3. When using modern analogues, what measures can be taken to be sure that the training set is sufficient to reconstruct the full range of likely past conditions, and if not, what else should be used to supplement these methods?
  4. What methods can be used to identify and quantify the effect of diagenetic and taphonomic processes on the palaeoecological record?
  5. How does taxonomic and numerical resolution affect the recognition of community, metacommunity and other ecological patterns?
  6. How can common environmental signals be identified in multiple records at different spatial and temporal scales?
  7. What methods can be used to better assess the leads, lags and synchronicities in palaeorecords at different spatial scales?
  8. Given that palaeoecology relies on accurately dated chronologies, how can the often incompatible dates derived from different dating techniques (e.g. 210Pb &14C, 14C & OSL) be reconciled to improve the dating of key time periods (e.g. the Industrial period; Marine Isotope Stage 3)?

Developments in palaeoecology

  1. Do ecological principles, formulated to account for present-day (10–100 years) patterns, hold when applied to palaeoecological patterns (>100–1000 years), or are there palaeoecologically important ecological processes that are impossible to study with modern observational data?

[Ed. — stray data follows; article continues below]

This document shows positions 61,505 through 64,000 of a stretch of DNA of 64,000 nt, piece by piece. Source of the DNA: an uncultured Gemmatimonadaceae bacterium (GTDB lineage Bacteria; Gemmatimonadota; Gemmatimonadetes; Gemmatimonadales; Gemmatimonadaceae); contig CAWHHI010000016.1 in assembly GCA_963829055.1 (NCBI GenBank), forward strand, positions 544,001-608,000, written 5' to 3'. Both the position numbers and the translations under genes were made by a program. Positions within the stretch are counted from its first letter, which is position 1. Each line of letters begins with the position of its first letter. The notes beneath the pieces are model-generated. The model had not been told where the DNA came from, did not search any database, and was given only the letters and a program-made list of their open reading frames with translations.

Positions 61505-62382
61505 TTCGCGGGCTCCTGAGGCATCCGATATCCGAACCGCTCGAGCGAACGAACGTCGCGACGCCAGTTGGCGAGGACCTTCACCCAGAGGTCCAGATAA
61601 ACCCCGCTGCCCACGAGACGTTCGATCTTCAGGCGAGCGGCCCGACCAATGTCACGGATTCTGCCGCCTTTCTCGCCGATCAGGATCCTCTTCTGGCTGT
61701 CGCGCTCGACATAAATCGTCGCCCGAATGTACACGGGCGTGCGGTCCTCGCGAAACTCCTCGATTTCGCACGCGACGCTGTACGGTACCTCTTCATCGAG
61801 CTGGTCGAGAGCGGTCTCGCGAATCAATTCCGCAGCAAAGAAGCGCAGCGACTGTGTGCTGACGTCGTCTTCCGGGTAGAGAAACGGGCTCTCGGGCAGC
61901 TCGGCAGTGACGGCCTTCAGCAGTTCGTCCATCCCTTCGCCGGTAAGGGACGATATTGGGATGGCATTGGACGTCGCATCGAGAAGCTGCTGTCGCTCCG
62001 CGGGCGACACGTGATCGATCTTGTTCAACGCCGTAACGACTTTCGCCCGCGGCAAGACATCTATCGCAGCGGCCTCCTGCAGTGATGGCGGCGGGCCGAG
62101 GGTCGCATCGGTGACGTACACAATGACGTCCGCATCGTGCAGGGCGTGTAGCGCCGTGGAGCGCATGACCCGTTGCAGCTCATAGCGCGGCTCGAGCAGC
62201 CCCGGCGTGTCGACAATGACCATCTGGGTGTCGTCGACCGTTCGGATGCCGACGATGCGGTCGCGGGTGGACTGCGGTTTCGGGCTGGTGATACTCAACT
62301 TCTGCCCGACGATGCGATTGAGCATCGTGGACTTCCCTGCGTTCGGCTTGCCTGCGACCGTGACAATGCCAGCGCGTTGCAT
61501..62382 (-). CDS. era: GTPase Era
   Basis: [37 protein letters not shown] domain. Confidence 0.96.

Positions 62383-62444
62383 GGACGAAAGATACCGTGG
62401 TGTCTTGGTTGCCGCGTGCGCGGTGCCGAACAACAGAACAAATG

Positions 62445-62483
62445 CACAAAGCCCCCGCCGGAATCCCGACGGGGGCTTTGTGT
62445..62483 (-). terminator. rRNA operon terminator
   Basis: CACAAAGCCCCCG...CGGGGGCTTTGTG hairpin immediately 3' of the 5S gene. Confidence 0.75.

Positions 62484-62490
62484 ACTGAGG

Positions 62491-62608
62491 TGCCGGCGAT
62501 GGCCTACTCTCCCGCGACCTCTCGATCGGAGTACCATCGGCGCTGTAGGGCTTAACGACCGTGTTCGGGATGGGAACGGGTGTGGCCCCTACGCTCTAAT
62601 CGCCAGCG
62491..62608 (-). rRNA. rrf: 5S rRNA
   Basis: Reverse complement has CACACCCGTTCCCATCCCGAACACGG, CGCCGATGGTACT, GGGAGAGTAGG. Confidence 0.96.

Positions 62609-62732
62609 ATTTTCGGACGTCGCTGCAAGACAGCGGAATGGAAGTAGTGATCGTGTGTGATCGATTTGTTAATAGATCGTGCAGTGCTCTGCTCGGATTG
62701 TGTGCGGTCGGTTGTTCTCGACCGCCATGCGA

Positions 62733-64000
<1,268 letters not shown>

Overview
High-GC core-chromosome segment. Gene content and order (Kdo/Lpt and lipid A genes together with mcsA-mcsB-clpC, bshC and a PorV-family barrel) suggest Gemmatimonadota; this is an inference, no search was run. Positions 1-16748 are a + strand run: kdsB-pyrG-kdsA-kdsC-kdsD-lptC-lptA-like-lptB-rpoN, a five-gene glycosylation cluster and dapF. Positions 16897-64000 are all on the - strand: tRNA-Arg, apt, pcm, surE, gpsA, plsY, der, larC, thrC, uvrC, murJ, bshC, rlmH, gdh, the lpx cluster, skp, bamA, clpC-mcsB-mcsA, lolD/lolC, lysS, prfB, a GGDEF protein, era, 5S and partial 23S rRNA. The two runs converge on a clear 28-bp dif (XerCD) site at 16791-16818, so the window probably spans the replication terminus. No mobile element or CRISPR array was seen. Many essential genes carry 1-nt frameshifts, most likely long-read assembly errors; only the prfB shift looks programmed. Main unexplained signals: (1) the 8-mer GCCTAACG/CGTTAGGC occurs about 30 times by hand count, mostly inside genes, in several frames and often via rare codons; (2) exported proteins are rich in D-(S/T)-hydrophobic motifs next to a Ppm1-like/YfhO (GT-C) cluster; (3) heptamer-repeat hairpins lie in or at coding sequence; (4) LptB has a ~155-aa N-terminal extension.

2. What common questions can be addressed by ecologists and palaeoecologists to bridge the contrasting spatial and temporal scales between the two disciplines effectively?
  3. How can palaeoecological records contribute to and advance key concepts that are currently central to ecological thinking, including model comparison and stochastic process modelling?
  4. How can forest inventory data, modern pollen data bases and pollen loading equations be integrated effectively to facilitate the generation of robust estimates of tree and land cover?
  5. How best can palaeoecologists create an accessible, consistent, usable and future-proof record of historical and archaeological sources integrated with contemporary ecological observations?
  6. What new opportunities and research agendas, arising from the availability of higher spatial, temporal and taxonomic resolution data, will be created with the adoption of automated counting systems for microfossils?
  7. What are the developmental and genetic controls on morphology, and how can the fossil record be used to study phenotypic plasticity and the evolution of developmental systems?
  8. How do palaeoecologists encourage hypothesis testing rather than data-dredging approaches when exploring relationships between proxies and records?
  9. How can closer collaboration between palaeoecologists and statisticians be fostered in order to ensure development and dissemination of appropriate statistical techniques?





Share this page
Tell a friend (opens in new window)
Follow us

Please note!

IGBP closed at the end of 2015. This website is no longer updated.

No events available

  • Global Change Magazine No. 84


    This final issue of the magazine takes stock of IGBP’s scientific and institutional accomplishments as well as its contributions to policy and capacity building. It features interviews of several past...

  • Global Change Magazine No. 83


    This issue features a special section on carbon. You can read about peak greenhouse-gas emissions in China, the mitigation of black carbon emissions and the effect of the 2010-2011 La Niña event on gl...
RECOMMENDED